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The People of the State of Illinois v. Hoke L. Turner

June 21, 2012

THE PEOPLE OF THE STATE OF ILLINOIS,
PLAINTIFF-APPELLEE,
v.
HOKE L. TURNER,
DEFENDANT-APPELLANT.



Appeal from the Circuit Court of Lake County. No. 05-CF-3717 Honorable George Bridges, Judge, Presiding.

The opinion of the court was delivered by: Justice Burke

JUSTICE BURKE delivered the judgment of the court, with opinion. Justices Hutchinson and Zenoff concurred in the judgment and opinion.

OPINION

¶ 1 Defendant, Hoke L. Turner, filed a pro se post-conviction petition alleging that his counsel was ineffective at his trial on multiple counts of aggravated criminal sexual abuse (720 ILCS 5/12-16(d) (West 2006)) and criminal sexual assault (720 ILCS 5/12-13(4) (West 2006)) of a young male victim. Defendant argued, inter alia, that trial counsel was ineffective for not attempting to show that the abuse allegations had been concocted by the boy's mother in retaliation for her failed romantic relationship with defendant. The petition advanced to the second stage of post-conviction proceedings, where the court granted the State's motion to dismiss. The court held that, even if defendant's allegation of the mother's bias were true, trial counsel's failure to present evidence of it was a matter of trial strategy. The court concluded that the omitted evidence could have prejudiced defendant, as the jury might have viewed him as "immoral" because he was married when the alleged affair took place.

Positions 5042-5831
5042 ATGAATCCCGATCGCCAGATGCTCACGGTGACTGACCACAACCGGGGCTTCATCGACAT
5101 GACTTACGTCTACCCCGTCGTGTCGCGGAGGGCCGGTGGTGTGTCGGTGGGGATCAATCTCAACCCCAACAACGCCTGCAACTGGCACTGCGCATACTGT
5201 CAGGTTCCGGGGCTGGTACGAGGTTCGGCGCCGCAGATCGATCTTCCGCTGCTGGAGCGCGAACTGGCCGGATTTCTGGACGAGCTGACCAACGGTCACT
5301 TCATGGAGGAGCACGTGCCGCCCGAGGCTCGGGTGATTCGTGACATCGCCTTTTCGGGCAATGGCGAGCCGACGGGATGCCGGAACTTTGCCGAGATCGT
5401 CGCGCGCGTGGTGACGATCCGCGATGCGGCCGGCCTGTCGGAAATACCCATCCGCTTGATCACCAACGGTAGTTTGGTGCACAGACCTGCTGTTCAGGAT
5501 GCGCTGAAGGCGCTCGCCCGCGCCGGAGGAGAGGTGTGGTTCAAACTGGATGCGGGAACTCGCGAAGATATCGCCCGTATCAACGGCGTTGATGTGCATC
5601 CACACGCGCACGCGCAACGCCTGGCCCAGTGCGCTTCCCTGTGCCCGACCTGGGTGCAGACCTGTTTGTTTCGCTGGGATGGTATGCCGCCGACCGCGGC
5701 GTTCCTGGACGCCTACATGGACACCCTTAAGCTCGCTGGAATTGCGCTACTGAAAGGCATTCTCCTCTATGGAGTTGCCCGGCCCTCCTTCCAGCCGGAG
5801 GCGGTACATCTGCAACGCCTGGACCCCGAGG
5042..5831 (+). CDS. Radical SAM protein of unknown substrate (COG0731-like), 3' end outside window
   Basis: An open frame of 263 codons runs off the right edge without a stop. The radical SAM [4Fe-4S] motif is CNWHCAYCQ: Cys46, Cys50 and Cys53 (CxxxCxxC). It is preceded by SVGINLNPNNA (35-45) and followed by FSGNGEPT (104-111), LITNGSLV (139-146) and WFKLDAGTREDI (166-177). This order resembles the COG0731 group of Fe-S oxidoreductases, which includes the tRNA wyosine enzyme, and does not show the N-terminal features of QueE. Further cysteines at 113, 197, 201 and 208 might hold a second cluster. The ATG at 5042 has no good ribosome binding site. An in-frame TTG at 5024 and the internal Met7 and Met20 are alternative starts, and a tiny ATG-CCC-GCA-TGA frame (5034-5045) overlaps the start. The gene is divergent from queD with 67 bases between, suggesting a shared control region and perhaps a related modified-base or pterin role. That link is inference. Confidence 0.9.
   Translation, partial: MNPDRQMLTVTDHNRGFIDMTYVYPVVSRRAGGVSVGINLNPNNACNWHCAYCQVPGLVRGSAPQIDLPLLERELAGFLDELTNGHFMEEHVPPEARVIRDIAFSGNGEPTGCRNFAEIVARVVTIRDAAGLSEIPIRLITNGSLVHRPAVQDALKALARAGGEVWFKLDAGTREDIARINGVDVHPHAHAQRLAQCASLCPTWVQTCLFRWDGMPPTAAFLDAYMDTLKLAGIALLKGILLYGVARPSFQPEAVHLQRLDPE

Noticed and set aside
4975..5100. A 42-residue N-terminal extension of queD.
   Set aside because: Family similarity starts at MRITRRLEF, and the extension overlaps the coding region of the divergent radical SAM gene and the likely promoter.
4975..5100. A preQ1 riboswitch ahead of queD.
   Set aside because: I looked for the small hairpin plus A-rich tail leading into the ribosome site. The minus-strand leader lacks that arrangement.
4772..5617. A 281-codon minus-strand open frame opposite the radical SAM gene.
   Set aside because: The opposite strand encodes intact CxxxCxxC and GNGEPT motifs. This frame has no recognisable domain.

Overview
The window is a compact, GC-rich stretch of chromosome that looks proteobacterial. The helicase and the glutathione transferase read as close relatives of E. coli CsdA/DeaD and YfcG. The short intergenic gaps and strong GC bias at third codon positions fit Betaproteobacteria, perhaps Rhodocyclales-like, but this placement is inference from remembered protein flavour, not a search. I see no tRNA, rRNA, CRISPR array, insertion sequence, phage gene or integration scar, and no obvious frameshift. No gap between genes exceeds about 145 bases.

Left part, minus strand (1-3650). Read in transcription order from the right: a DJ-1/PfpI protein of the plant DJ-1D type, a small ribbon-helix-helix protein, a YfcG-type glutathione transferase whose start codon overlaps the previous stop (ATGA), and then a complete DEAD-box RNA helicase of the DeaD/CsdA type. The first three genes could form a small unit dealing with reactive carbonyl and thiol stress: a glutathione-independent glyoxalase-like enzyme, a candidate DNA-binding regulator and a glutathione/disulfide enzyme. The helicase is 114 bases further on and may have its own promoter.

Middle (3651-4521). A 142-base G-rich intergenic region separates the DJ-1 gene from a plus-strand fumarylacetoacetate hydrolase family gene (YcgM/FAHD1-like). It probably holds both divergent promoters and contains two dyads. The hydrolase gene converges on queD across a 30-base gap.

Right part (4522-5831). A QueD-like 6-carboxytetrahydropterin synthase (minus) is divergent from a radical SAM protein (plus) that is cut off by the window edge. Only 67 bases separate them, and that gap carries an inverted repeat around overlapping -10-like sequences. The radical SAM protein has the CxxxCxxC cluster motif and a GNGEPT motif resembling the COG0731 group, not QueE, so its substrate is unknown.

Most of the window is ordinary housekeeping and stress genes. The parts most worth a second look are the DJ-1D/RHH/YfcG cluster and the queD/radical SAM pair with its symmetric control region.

¶ 2 Defendant appeals the dismissal, arguing that he is entitled to an evidentiary hearing on the petition because he made a substantial showing of a denial of his right to effective assistance of counsel at trial.*fn1 The State argues for the first time that the petition was not verified by affidavit as required by section 122-1(b) of the Post-Conviction Hearing Act (Act) (725 ILCS 5/122-1(b) (West 2010)) and that therefore the dismissal should be affirmed. Defendant responds that, by failing to challenge the affidavit sooner, the State has forfeited the issue. We agree with defendant that the State has forfeited the issue.

¶ 3 The State alternatively argues that defendant has forfeited his claim of ineffective assistance of trial counsel for failing to raise it in his petition. A review of the petition shows that the State's argument lacks merit. Nevertheless, we hold that the trial court did not err in dismissing the petition on the ground that counsel's omitting the evidence of defendant's romantic relationship with the victim's mother was a matter of trial strategy. We affirm.

¶ 4 I. FACTS

¶ 5 In case No. 05-CF-3717, defendant was charged with three counts of aggravated criminal sexual abuse (720 ILCS 5/12-16(d) (West 2006)) of Nicholas N., a teenager who was a member of defendant's church group. While the charges were pending, Nicholas alleged additional sexual conduct, and the State filed case No. 06-CF-4064, in which defendant was charged with three counts of criminal sexual assault (720 ILCS 5/12-13(4) (West 2006)). The six charges were tried before one jury.

¶ 6 The trial court entered a directed verdict of not guilty on one count of criminal sexual assault, but the jury found defendant guilty of the five remaining charges. The trial court sentenced defendant to two consecutive 10-year prison terms for criminal sexual assault and three concurrent 5-year prison terms for aggravated criminal sexual abuse.

¶ 7 On direct appeal, defendant argued that (1) the jury should not have heard Nicholas testify about certain uncharged sexual conduct with defendant; (2) the jury should not have heard Jamal T., defendant's stepson, testify about certain details of his sexual encounter with defendant; (3) the aggravated criminal sexual abuse charges and the criminal sexual assault charges should have been tried in separate proceedings; and (4) the jury should have been instructed on the consequences of the directed verdict. Defendant ascribed the alleged errors variously to the trial court, trial counsel, and the prosecutor.